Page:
What is VALUE for your organisation? How do you define it and measure it? And how is it changing? Jonathan Dutton FCIPS offers some insights for SUPPLY CLUSTERS members:
In the previous two articles, we asked a perennial question in each – How much should one buyer spend? And, how much should one buyer save? It depends, we decided.
But, although perennial questions in Procurement Land, they increasingly seem to be the wrong questions to ask.
Savings tend to zero over time
There are only so many times you can go to the market and expect savings within the same categories. Good luck with the 8th stationery tender. You are more likely to get cost increases than savings in such an effort. Especially given the vendor consolidation in that particular industry.
And, as the procurement profession has developed so clearly in Australia over the last 15 years, so many procurement teams are finding their limits in terms of savings. The ratio of total savings made against the cost of running a professional procurement team (their ROSMA score) is inevitably dropping. Proving our assertion in the previous article – savings tend to zero over time.
Economists call this ‘the law of diminishing returns’ and it is not a new theory; in fact, Adam Smith touched on it in “A Wealth of Nations” (1772). And more and more procurement teams are finding theirs in terms of savings as new addressable spend areas dry up and repeat trips to market become increasingly fruitless.
“Why carry permanent overheads to manage cyclical spend?”
This begs the question – if your procurement team is not making savings any more, what are they for? Some CFOs conclude that the best savings their organisation can make at this point is to retrench the procurement team itself; and delegate orders to the line managers, maybe.
As one CFO said to me once, “why should we carry permanent overhead in procurement, to manage cyclical spend? We can outsource our future forays into the market” he added. Or even utilise aggregators of course!
Was he right? Or was he wrong?
I believe that it is procurement’s role to deliver value. What makes this difficult is definitions of value vary by organisation and over time as well. Also, this approach demands alignment. To justify our existence in a low-savings world, you need to be clear on the purpose of your organisation and its goals and, crucially, exactly how the procurement team can support those goals more directly.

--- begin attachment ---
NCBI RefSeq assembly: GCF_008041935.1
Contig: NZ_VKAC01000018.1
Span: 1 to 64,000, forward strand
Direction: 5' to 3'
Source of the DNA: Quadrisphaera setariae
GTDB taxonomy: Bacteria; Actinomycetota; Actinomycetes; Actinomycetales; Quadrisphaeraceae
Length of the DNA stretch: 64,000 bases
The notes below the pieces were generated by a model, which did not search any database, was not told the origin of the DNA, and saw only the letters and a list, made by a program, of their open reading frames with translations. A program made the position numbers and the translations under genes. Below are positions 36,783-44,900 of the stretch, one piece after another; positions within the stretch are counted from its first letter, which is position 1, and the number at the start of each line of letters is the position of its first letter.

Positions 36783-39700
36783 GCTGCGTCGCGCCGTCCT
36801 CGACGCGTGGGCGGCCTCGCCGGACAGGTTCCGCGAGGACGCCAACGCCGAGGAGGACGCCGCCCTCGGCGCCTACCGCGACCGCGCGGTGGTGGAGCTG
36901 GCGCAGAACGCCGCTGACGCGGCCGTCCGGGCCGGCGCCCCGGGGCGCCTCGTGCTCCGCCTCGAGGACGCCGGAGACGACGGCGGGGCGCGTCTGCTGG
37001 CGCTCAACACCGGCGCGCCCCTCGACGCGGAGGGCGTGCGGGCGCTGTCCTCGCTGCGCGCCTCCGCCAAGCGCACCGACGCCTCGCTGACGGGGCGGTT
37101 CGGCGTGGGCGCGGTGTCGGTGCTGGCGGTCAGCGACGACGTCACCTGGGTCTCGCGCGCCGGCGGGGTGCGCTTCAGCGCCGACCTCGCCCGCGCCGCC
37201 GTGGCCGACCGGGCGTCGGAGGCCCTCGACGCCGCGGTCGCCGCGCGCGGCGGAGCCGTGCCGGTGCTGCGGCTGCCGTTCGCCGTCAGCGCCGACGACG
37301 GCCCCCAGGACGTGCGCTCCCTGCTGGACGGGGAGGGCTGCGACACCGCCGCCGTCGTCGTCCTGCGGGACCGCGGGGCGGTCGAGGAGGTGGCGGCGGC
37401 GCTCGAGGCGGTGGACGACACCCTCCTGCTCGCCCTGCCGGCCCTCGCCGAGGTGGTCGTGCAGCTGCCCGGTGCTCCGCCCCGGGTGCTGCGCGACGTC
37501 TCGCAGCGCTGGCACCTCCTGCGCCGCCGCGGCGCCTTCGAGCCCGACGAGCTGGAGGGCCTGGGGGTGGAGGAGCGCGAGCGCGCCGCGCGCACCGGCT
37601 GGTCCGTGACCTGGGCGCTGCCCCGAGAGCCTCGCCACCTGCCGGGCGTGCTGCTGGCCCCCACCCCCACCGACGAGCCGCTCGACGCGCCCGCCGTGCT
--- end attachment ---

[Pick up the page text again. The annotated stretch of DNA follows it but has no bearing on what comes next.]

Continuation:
This is where true value abides in most organisations. Relevance to strategy and alignment to Mission & goals. Often these are interpreted by procurement. The EIGHT strategic benefits of the procurement contribution, detailed in the previous article, are a good example.
Cutting cost or growing revenue?
Very rarely is cost-cutting a goal. CEOs understand that you cannot ‘cost-cut your way to greatness’ as a strategy. Growing revenue is usually a core goal for most organisations – certainly in the private sector. But how can procurement help that? And how can it drive competitive advantage from the supply side? These are both topics for the JDC Strategic Procurement Masterclass.
“You cannot cost-cut your way to greatness”
Traditionally, procurement value resides in ‘The FIVE Rights’ – a concept in procurement textbooks almost from day one:
Ironically, this is still true today. The FIVE rights are still relevant. Nowadays, we often measure DIFOT – delivery in full on time. How often is it 100% though?
Yet two things have changed over the years:
1. The standard expected by stakeholders for delivering the five rights is now 100% – not 99% or 95% or even a high 80s score, as in the past. It is 100%.
2. There are now TWO more “Rights” … to make the SEVEN Rights of procurement :
What is value?
Value has broader definitions nowadays for almost all stakeholders:
In the public sector, procurement is increasingly seen as an instrument of policy. These policies have broadened beyond ‘value for money’ into compliance & probity, good process, and better policy outcomes. A good example might be the Indigenous Procurement Policy 2015 or, even, the Modern Slavery Act 2018.
“Procurement can be a very effective instrument of policy” – Lindsay Tanner